Article by 17160 Stephen Kalyta
I have written before the extraordinary synchronicity derived from sharing moments with strangers through music. Fans find commonality in the same assembly of notes despite having entirely different experiences.
My most recent experience while attending a Disturbed concert was fittingly “disturbing”. The band’s frontman, David Draiman broke from concert protocol to announce the suicide of Keith Flint. He is a friend of the band and by most descriptors a wealthy and successful musician. David then asked by show of hands with all lights illuminated, how many people knew of or directly suffered from depression, addiction or other forms of mental illness.
As previously foreshadowed, the result of David’s poll was indeed disturbing. With 10,000 fans or more in attendance, I was hard pressed to find a hand that was not raised, including all the band members. David scanned the crowd saying, ” look around you people, you are not alone.” He added that we all must remain watchful and ready to begin the conversation with “are you okay?”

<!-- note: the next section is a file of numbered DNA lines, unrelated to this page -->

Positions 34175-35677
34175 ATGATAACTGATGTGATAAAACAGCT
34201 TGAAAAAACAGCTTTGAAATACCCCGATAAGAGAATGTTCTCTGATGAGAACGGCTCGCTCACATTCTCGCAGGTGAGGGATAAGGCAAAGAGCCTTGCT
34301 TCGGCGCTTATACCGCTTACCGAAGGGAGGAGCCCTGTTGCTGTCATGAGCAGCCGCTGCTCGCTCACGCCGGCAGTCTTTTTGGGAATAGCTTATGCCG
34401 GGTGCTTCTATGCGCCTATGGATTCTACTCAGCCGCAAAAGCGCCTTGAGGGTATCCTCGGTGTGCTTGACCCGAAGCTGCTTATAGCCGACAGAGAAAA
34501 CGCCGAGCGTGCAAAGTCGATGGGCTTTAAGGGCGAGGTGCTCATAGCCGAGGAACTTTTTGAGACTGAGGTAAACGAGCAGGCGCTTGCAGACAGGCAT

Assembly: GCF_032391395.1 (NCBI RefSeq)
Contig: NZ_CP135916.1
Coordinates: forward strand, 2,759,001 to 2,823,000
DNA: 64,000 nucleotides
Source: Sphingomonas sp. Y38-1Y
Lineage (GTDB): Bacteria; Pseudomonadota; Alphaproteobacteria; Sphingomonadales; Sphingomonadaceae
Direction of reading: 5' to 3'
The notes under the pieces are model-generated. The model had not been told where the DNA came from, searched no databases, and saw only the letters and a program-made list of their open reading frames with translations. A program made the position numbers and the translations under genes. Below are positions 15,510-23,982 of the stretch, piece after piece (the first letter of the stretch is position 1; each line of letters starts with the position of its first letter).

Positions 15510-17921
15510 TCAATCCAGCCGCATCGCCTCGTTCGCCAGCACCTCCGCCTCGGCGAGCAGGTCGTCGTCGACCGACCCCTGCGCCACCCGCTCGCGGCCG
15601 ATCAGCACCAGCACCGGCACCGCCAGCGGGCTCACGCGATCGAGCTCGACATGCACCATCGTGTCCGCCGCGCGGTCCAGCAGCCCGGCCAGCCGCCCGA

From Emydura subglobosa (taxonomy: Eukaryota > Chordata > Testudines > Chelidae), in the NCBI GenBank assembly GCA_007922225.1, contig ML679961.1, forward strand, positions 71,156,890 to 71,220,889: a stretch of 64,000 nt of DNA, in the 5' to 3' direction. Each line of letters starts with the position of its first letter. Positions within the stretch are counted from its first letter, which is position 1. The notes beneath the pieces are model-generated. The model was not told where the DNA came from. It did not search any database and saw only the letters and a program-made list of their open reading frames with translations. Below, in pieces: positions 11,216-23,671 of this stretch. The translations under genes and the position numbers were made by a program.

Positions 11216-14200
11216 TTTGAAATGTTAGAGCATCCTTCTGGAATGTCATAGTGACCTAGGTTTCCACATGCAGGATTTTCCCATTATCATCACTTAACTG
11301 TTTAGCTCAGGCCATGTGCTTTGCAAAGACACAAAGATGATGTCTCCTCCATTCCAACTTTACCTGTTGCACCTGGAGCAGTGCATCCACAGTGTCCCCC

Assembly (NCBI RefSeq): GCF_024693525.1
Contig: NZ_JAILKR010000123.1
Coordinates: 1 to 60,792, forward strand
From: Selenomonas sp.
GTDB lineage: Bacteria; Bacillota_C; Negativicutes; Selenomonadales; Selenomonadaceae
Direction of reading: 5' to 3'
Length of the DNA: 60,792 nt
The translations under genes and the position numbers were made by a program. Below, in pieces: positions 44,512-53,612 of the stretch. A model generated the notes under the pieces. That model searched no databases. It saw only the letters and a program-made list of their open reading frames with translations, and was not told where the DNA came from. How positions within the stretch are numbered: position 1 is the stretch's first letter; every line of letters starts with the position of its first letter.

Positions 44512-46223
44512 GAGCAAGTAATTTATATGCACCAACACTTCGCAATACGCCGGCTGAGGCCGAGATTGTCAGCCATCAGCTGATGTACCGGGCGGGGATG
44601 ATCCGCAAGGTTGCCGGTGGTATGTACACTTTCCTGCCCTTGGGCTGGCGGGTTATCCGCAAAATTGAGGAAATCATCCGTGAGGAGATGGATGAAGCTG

The sense of melancholy I sensed from the pervasiveness of those affected made we wonder if somehow we are missing the root cause while only addressing symptoms. Were we fans drawn to this concert as a source of refuge from our troubles or as spectators to each others woes?
I am a problem solver, its what I do. Unfortunately I was at a loss to offer one.
Then it finally dawned on me as I saw Draiman more as a leader that night than musician. He stood in the limelight and conceded weakness, a human condition in order to offer Hope that we are not alone. Military college symbolizes this mechanism by surrounding you with a community committed to your success and to be there for you if you have to take a knee. Hope is the innoculation against the ravage of diseases like mental illness. But in order for Hope to take hold you have to be brave enough to raise your hand.